‘Mi­grants face ‘vi­cious cy­cle of cru­elty’ in Libya’

Arab Times - - LOCAL/MIDEAST -

CAIRO, Sept 24, (AP): Amnesty In­ter­na­tional said Thurs­day that thou­sands of Europe-bound mi­grants who were in­ter­cepted and re­turned to Libyan shores this year were force­fully dis­ap­peared af­ter be­ing taken out of un­of­fi­cial de­ten­tion cen­ters run by mili­tias al­lied with the UN-sup­ported gov­ern­ment in the cap­i­tal, Tripoli.

In its lat­est re­port, the group also said that ri­val au­thor­i­ties in eastern Libya forcibly ex­pelled sev­eral thou­sand mi­grants “with­out due process or the op­por­tu­nity to chal­lenge their de­por­ta­tion.”

Libya, which de­scended into chaos fol­low­ing the 2011 up­ris­ing that top­pled and killed long­time dic­ta­tor Moam­mar Gaddafi, has emerged as a ma­jor tran­sit point for African and Arab mi­grants flee­ing war and poverty to Europe.

Most mi­grants make the per­ilous jour­ney in ill-equipped and un­safe rub­ber boats. In re­cent years, the Euro­pean Union has part­nered with Libya’s coast guard and other Libyan forces to stop the flow of mi­grants and thou­sands have been in­ter­cepted at sea and re­turned to Libya.

Of­fi­cials in Libya’s east and west did not re­spond to re­peated phone calls seek­ing com­ment.

Amnesty said about 8,500 mi­grants, in­clud­ing women and chil­dren, were in­ter­cepted and brought back to Libya be­tween Jan 1 and Sept 14. Since 2016, an es­ti­mated 60,000 men, women and chil­dren have been cap­tured at sea and taken to Libya where they dis­em­barked, it said.

“The EU and its mem­ber states con­tinue to im­ple­ment poli­cies trap­ping tens of thou­sands of men, women and chil­dren in a vi­cious cy­cle of abuse, show­ing a cal­lous dis­re­gard for peo­ple’s lives and dig­nity,” said Diana El­ta­hawy, Amnesty’s deputy re­gional di­rec­tor.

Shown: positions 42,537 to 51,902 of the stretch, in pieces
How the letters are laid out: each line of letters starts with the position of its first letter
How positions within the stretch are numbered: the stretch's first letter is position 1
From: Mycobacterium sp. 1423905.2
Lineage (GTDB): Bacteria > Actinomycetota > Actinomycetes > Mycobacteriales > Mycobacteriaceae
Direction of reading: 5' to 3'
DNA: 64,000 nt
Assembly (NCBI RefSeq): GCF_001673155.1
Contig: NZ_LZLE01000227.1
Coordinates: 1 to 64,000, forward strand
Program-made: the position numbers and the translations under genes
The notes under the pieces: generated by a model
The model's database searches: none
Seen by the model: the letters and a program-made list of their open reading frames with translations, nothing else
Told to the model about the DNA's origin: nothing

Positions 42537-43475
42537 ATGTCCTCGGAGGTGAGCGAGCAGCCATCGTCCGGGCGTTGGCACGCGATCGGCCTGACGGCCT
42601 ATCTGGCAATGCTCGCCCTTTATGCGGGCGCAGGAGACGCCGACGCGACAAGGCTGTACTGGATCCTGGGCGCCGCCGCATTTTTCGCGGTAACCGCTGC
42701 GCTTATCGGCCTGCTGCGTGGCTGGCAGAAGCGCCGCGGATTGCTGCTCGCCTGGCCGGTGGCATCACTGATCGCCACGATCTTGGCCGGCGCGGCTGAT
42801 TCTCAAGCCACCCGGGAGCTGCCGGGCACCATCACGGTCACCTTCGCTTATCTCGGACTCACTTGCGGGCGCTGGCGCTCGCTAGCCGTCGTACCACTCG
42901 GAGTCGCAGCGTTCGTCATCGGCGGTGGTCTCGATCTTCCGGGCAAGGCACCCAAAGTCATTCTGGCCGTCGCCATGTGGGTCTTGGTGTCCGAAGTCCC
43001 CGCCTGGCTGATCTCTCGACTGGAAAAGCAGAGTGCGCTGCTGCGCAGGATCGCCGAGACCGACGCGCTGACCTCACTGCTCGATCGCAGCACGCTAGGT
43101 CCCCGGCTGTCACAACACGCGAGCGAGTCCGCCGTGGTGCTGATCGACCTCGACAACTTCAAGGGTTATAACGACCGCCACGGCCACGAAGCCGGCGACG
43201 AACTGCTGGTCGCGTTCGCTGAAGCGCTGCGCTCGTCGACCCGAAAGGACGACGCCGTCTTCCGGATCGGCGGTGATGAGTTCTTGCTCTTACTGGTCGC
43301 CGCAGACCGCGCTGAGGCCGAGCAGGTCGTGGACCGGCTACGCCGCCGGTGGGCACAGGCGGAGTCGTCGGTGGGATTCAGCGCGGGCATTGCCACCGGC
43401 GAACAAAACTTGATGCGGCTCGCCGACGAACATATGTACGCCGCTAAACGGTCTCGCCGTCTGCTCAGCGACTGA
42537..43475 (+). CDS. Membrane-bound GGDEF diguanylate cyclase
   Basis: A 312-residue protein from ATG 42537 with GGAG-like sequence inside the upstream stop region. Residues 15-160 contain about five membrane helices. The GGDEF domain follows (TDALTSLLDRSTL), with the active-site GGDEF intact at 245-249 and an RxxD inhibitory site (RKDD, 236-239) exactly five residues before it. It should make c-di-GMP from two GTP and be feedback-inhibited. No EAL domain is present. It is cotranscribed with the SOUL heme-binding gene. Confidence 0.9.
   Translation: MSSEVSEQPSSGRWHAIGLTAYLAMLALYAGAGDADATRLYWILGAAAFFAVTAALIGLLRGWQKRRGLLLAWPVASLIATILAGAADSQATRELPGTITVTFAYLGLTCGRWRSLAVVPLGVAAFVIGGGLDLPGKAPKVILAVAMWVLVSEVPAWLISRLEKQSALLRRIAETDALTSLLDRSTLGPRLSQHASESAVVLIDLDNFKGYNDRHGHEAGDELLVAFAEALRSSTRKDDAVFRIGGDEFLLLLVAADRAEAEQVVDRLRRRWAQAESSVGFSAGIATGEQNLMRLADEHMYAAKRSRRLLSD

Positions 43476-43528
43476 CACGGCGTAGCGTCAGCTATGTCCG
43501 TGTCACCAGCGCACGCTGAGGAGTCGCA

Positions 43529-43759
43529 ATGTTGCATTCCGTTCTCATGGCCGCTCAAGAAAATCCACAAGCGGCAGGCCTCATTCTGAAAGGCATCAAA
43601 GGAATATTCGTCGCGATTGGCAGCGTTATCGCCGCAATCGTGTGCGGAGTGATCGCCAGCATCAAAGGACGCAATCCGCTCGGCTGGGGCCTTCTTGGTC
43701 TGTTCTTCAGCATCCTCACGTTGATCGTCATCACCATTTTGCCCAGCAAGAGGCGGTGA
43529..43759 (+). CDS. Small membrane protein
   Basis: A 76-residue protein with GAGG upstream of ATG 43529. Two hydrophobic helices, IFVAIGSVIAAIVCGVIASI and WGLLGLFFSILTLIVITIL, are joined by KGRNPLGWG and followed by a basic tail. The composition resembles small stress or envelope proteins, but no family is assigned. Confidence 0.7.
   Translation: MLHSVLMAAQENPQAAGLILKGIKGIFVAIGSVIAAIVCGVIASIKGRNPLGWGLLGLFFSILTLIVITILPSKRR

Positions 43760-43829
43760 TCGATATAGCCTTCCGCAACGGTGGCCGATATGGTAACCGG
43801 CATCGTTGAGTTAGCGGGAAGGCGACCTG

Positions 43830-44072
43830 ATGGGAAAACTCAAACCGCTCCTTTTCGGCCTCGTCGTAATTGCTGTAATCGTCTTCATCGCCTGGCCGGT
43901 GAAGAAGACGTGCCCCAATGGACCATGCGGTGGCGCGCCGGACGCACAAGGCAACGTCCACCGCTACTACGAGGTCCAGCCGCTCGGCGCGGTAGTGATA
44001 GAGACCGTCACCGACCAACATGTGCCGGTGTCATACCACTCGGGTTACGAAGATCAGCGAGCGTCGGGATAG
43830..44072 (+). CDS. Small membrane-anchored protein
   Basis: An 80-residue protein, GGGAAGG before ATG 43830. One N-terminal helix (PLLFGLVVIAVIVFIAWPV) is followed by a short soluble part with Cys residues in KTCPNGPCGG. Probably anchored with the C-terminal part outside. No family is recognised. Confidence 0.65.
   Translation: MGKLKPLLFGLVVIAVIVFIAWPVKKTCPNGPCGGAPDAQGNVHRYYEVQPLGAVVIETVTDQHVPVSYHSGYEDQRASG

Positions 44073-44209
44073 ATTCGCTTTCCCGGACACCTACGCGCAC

Thou­sands have been sub­jected to en­forced dis­ap­pear­ances in 2020, af­ter be­ing taken to un­of­fi­cial de­ten­tion cen­ters in west­ern Libya, in­clud­ing to the so-called To­bacco Fac­tory in Tripoli, run by a gov­ern­ment-al­lied mili­tia, Amnesty said.

There, the mi­grants and refuges face a “con­stant risk” of be­ing ab­ducted by mili­tias, armed groups and traf­fick­ers.

They are “trapped in a vi­cious cy­cle of cru­elty with lit­tle to no hope of find­ing safe and le­gal path­ways out,” the re­port said. “Some are tor­tured or raped un­til their fam­i­lies pay ran­soms to se­cure their re­lease. Oth­ers die in cus­tody as a re­sult of vi­o­lence, tor­ture, star­va­tion or med­i­cal ne­glect.”

El­ta­hawy urged the EU to “com­pletely re­con­sider” its co­op­er­a­tion with Libyan au­thor­i­ties and make “any fur­ther sup­port con­di­tional on im­me­di­ate ac­tion to stop hor­rific abuses against refugees and mi­grants.”

In 2020, eastern Libya au­thor­i­ties forcibly ex­pelled over 5,000 refugees and mi­grants, cit­ing their al­leged car­ry­ing of “con­ta­gious dis­eases” among rea­sons cited for the de­por­ta­tions.

Amnesty cited an in­ci­dent, with­out say­ing when it hap­pened, in which eastern Libyan forces blocked a bus from en­ter­ing the south­east­ern city of Kufra un­less three Cha­dian nationals got off. They were or­dered to take a COVID-19 test and left in the desert out­side the city, while other pas­sen­gers, all of them Libyans, were al­lowed to en­ter with­out fur­ther checks or test­ing.

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